I try to avoid a lot of the adoption-debate drama on the internet. I don't make a habit of reading blogs that are angry and use words like “always” and “never” and whose authors tear apart people who disagree with them.
I also try to avoid being the sort of person who stirs the pot. I don't think the pot needs stirring, and even if it did, I don't think that's my job. I don't write this blog to educate the world or to convince anyone of anything. I get woefully unfocused at times but I really do want this blog to be for Roo. I want her to be able to read it when she's older and to understand things.
But it's impossible to avoid meanies all the time, and I have read my share of anti-adoption propaganda written by self-described first mothers. One thing that seems to come up a lot on this sort of blog is the word “enough.” Apparently many disenfranchised first mothers were told by adoption agencies that they weren't good enough or old enough or rich enough or whatever enough to parent their children. They were ostensibly guilted into placement. This is wrong on so many levels!
I am not going to get into that today. But I do want to address this idea of “enough” and how it fits in with placing Roo.
I have been told by those who disagree with my idea of an adoption that my agency lied to me, that I am all my baby needed, that I am good enough and smart enough and doggone it people like me. But my agency, as it happens, never once told me I wasn't good enough to parent Roo. They never said that she deserved better than me. It never got personal in that way.
I was Roo's mother for nine weeks. I know that I was enough. I know that I was a good mother, that I took the very best care of her, that I could do it – no matter what, I could find a way to provide for her. But none of those things were factors in my choice. I didn't place her because I thought I was a bad mother or that I couldn't do it or that I couldn't take care of her. None of those things made my decision for me.
I don't believe for a second that Roo deserved better than me, because I was certainly enough.
I didn't place her because I wasn't enough. I placed her because I couldn't give her enough. Do you see the difference? It's not that she deserved better than me. It's that she deserved better than I could give her. The former is about me. The latter is about her.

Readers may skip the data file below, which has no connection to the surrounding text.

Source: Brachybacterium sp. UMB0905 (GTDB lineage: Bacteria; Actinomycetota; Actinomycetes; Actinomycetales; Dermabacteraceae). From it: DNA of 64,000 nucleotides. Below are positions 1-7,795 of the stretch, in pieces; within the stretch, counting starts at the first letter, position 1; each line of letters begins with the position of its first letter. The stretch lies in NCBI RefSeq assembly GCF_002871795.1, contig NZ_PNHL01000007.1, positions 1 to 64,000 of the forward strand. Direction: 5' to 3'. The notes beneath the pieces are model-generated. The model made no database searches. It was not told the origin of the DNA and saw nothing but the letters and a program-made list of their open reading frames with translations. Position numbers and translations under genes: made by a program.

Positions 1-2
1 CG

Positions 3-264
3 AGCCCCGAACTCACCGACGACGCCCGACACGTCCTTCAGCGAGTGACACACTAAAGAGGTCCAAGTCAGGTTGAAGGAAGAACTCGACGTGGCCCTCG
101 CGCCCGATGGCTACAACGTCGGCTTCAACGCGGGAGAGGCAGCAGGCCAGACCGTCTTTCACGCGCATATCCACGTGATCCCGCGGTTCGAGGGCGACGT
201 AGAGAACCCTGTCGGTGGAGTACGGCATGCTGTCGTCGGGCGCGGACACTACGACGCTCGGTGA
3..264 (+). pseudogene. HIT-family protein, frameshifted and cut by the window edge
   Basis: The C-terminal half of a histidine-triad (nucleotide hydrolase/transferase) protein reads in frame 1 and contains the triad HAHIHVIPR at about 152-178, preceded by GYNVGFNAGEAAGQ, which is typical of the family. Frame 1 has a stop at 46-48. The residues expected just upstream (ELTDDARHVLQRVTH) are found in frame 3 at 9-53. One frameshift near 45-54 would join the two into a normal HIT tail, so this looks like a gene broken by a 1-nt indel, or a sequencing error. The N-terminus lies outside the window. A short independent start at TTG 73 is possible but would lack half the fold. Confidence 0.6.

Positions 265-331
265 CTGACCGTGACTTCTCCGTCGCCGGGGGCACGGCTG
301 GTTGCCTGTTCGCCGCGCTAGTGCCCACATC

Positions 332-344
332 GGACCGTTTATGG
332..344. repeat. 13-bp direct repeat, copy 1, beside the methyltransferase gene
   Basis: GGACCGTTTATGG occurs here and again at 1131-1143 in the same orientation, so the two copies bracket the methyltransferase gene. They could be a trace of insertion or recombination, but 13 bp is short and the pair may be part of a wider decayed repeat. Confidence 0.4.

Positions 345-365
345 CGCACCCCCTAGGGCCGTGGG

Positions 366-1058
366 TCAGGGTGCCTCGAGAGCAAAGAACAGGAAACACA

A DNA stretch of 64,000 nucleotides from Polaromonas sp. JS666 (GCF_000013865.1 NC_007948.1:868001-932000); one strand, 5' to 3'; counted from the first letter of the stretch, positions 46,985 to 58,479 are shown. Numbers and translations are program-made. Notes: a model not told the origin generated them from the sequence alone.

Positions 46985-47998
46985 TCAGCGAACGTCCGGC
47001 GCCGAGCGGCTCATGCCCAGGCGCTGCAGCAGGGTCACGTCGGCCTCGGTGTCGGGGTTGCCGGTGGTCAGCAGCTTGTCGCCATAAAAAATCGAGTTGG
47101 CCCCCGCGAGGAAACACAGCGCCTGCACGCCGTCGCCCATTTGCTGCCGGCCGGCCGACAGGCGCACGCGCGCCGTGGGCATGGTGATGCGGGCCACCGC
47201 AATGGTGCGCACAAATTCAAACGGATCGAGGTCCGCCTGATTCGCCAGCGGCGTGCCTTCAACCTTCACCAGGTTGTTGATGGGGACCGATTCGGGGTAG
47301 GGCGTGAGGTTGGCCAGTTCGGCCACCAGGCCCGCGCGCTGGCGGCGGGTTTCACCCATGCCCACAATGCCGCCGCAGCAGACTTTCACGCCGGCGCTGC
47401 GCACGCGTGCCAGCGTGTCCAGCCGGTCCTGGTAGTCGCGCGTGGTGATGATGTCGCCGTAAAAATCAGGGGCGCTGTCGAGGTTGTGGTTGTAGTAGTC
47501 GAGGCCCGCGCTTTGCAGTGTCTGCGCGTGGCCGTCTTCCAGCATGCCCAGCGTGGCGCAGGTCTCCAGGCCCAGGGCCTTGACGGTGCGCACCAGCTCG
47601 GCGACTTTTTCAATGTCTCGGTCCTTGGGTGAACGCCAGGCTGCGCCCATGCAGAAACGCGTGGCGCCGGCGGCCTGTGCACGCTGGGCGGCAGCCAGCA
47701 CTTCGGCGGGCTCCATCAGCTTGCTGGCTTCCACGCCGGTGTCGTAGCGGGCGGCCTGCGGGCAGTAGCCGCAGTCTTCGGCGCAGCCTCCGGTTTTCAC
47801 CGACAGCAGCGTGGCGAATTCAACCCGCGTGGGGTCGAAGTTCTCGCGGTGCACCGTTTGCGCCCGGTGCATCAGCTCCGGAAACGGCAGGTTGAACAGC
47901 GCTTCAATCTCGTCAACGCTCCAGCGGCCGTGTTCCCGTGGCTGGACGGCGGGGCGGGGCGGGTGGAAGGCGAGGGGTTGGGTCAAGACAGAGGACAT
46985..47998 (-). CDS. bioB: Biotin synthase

I was a good mother. I took excellent care of my tiny girl. And I love her so much! Nothing in the world puts a smile on my face faster than Roo. I love her so much that I gave her the things I knew she deserved – an eternal family; a stable, happy home; parents who are utterly devoted to each other. (Please note that none of those things have to do with wealth.)
I couldn't give those things to her as her mother. So I gave them to her by giving her parents who could.
I was enough. I am still enough! But adoption wasn't about me. I'm glad that I knew that then and that I know it now. I am grateful that no one tried to convince me that placement was an admission of my failure as a mother. What an awful thing to live with! I'm glad that's not my burden to bear (I have enough, thank you).
I am sorry that there are some birth mothers out there who are burdened with that idea. But I am also sorry that some of them want to convince expectant mothers that they needn't even consider adoption because “you are enough!” It's not about being enough or having enough. It's about giving enough, and it's not personal. Adoption is no failure, it's not about giving up. It's about giving more.
Adoption wasn't about my lack; it was about her gain. I placed Roo because I was enough – mature enough, considerate enough, loving enough. I was enough – I am enough – and because of that, Roo has enough.
And that's enough about that.